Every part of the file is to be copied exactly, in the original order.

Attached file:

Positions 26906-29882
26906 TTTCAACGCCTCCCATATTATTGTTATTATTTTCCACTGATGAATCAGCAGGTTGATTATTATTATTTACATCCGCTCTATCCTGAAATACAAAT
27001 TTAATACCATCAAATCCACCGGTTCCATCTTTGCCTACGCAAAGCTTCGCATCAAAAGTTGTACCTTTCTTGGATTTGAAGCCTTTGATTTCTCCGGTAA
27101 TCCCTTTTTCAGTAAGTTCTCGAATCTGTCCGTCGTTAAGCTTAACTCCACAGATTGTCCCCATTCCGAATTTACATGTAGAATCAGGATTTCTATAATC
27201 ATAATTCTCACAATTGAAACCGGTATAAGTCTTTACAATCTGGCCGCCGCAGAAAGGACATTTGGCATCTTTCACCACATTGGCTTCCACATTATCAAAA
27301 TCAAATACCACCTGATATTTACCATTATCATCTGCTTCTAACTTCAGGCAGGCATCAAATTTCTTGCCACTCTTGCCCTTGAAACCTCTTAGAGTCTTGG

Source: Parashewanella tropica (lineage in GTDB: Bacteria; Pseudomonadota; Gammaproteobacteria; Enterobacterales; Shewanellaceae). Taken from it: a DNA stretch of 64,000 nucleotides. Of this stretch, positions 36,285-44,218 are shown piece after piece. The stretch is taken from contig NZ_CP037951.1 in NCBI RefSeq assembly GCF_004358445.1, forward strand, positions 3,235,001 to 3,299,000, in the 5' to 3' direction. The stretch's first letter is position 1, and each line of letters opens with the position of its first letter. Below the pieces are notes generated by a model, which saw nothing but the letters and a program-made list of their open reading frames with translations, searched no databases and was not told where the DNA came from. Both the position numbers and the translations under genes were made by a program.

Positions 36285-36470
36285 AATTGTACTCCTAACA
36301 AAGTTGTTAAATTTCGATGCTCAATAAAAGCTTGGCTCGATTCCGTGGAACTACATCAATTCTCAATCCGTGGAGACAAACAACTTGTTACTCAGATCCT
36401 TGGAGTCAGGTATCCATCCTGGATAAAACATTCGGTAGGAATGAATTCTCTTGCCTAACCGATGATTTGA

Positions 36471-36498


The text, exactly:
Positions 26906-29882
26906 TTTCAACGCCTCCCATATTATTGTTATTATTTTCCACTGATGAATCAGCAGGTTGATTATTATTATTTACATCCGCTCTATCCTGAAATACAAAT
27001 TTAATACCATCAAATCCACCGGTTCCATCTTTGCCTACGCAAAGCTTCGCATCAAAAGTTGTACCTTTCTTGGATTTGAAGCCTTTGATTTCTCCGGTAA
27101 TCCCTTTTTCAGTAAGTTCTCGAATCTGTCCGTCGTTAAGCTTAACTCCACAGATTGTCCCCATTCCGAATTTACATGTAGAATCAGGATTTCTATAATC
27201 ATAATTCTCACAATTGAAACCGGTATAAGTCTTTACAATCTGGCCGCCGCAGAAAGGACATTTGGCATCTTTCACCACATTGGCTTCCACATTATCAAAA
27301 TCAAATACCACCTGATATTTACCATTATCATCTGCTTCTAACTTCAGGCAGGCATCAAATTTCTTGCCACTCTTGCCCTTGAAACCTCTTAGAGTCTTGG

Source: Parashewanella tropica (lineage in GTDB: Bacteria; Pseudomonadota; Gammaproteobacteria; Enterobacterales; Shewanellaceae). Taken from it: a DNA stretch of 64,000 nucleotides. Of this stretch, positions 36,285-44,218 are shown piece after piece. The stretch is taken from contig NZ_CP037951.1 in NCBI RefSeq assembly GCF_004358445.1, forward strand, positions 3,235,001 to 3,299,000, in the 5' to 3' direction. The stretch's first letter is position 1, and each line of letters opens with the position of its first letter. Below the pieces are notes generated by a model, which saw nothing but the letters and a program-made list of their open reading frames with translations, searched no databases and was not told where the DNA came from. Both the position numbers and the translations under genes were made by a program.

Positions 36285-36470
36285 AATTGTACTCCTAACA
36301 AAGTTGTTAAATTTCGATGCTCAATAAAAGCTTGGCTCGATTCCGTGGAACTACATCAATTCTCAATCCGTGGAGACAAACAACTTGTTACTCAGATCCT
36401 TGGAGTCAGGTATCCATCCTGGATAAAACATTCGGTAGGAATGAATTCTCTTGCCTAACCGATGATTTGA

Positions 36471-36498